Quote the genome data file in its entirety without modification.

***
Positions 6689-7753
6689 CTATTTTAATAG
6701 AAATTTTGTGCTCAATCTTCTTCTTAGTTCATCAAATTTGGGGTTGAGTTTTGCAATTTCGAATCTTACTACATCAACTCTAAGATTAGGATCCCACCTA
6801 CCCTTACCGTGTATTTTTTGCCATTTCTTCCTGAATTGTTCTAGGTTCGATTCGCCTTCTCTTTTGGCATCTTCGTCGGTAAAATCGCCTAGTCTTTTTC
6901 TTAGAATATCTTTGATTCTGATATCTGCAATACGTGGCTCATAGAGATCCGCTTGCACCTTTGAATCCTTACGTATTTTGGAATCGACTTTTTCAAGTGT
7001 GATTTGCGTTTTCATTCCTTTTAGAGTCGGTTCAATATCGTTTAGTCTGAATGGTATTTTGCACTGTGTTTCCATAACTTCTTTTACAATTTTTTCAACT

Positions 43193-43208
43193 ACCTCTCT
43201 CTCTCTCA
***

Positions 6689-7753
6689 CTATTTTAATAG
6701 AAATTTTGTGCTCAATCTTCTTCTTAGTTCATCAAATTTGGGGTTGAGTTTTGCAATTTCGAATCTTACTACATCAACTCTAAGATTAGGATCCCACCTA
6801 CCCTTACCGTGTATTTTTTGCCATTTCTTCCTGAATTGTTCTAGGTTCGATTCGCCTTCTCTTTTGGCATCTTCGTCGGTAAAATCGCCTAGTCTTTTTC
6901 TTAGAATATCTTTGATTCTGATATCTGCAATACGTGGCTCATAGAGATCCGCTTGCACCTTTGAATCCTTACGTATTTTGGAATCGACTTTTTCAAGTGT
7001 GATTTGCGTTTTCATTCCTTTTAGAGTCGGTTCAATATCGTTTAGTCTGAATGGTATTTTGCACTGTGTTTCCATAACTTCTTTTACAATTTTTTCAACT

Positions 43193-43208
43193 ACCTCTCT
43201 CTCTCTCA